The walk back to the station was easier and quicker than I thought it would be. The quickness was handy because although I hadn't planned it that way, I arrived at the station with just 15 minutes to wait for my train home.Had I just missed it, and had to wait a full hour for the next one, I would have been very annoyed (at least !). The thing that made the going fairly easy was that it was downhill for most of the way, but the last bit was most decidedly uphill, and after the rest of the walking it did leave me feeling exhausted when I reached the station.

 Rather than go straight back to Stratford, I decided to break my journey and got off the train at Shenfield station. This allowed me to have a fag, and I also bought some breakfast before getting the next train back to Stratford. My "breakfast" in this case was a Twix bar. I felt better for eating that and having a fag. The useful thing about Shenfield is that there are trains from many destination that call there on their way back to London. Once I had finished my business outside the station I only had to wait a few minutes for the next train. That train was fast to Stratford, and by fast I don't just mean that it didn't stop at any other stations, which it didn't, but most of the time we were travelling at over 80 mph, and sometimes we were travelling at 90 mph. Compared to the 70 - 75 mph of the journey out from Stratford it was a lot more exciting !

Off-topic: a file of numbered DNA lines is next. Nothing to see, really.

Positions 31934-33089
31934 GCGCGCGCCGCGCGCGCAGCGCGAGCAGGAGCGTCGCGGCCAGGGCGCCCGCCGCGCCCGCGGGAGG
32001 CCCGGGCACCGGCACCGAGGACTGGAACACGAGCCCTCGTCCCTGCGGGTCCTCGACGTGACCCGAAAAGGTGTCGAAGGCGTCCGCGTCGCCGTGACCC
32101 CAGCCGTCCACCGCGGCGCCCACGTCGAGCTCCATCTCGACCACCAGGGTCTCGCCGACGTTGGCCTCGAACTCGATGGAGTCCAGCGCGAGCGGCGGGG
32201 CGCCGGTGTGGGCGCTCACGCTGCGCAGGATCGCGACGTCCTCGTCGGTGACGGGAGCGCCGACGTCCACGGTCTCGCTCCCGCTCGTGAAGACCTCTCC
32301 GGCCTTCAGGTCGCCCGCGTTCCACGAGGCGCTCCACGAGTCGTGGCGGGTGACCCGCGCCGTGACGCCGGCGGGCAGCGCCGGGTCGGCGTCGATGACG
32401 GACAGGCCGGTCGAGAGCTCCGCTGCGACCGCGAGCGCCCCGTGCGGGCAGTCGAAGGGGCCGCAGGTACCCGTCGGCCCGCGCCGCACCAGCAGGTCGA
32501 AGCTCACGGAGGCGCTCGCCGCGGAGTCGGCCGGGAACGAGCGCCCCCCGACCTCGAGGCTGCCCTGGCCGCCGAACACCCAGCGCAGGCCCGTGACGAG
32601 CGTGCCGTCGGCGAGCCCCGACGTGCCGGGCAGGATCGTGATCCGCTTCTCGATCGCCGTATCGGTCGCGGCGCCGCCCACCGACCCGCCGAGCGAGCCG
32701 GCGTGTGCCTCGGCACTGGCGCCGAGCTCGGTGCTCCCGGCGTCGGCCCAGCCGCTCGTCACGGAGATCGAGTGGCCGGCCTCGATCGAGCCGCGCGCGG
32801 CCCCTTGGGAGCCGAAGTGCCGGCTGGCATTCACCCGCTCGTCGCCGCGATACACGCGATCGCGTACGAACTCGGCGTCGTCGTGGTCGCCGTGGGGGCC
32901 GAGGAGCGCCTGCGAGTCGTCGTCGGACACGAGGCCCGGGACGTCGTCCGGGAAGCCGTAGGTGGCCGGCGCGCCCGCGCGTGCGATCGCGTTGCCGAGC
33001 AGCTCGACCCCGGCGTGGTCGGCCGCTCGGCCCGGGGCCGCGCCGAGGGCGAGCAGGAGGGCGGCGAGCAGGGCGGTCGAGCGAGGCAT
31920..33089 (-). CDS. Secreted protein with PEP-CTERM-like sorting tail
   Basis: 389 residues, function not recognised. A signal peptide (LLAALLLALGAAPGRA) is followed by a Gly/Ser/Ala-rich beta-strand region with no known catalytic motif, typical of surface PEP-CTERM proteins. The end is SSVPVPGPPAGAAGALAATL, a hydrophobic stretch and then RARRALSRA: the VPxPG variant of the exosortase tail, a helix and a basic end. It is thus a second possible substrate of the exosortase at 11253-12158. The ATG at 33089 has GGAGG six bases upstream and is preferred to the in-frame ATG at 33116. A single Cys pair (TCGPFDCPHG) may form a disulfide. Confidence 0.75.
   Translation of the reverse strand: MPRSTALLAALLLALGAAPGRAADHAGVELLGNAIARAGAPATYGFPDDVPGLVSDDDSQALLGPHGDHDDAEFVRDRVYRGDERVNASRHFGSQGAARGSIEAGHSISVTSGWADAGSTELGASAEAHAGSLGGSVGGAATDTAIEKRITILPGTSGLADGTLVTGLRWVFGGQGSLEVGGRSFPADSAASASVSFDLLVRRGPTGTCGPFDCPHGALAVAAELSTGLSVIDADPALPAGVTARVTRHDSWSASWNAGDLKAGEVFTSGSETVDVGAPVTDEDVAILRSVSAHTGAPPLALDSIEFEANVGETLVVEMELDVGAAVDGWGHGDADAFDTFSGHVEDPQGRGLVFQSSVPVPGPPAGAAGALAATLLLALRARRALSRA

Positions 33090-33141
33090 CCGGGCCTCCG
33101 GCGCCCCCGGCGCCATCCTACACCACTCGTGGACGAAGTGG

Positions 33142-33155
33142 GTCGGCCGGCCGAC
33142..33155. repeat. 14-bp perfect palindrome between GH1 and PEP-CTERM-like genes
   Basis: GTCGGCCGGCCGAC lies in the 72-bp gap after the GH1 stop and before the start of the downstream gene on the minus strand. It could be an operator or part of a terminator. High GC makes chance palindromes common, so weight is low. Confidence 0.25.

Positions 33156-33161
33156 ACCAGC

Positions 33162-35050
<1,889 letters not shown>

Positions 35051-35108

Having had a fag at Shenfield I didn't bother at Stratford and changed straight onto a Docklands Light Railway train back to Lewisham. IThere was no waiting time for that train. In fact I had to run for it. My good luck continued at Lewisham. I only had time to smoke half a fag before an extremely packed bus came along, and I was soon home feeling rather tired, but also rather pleased with myself.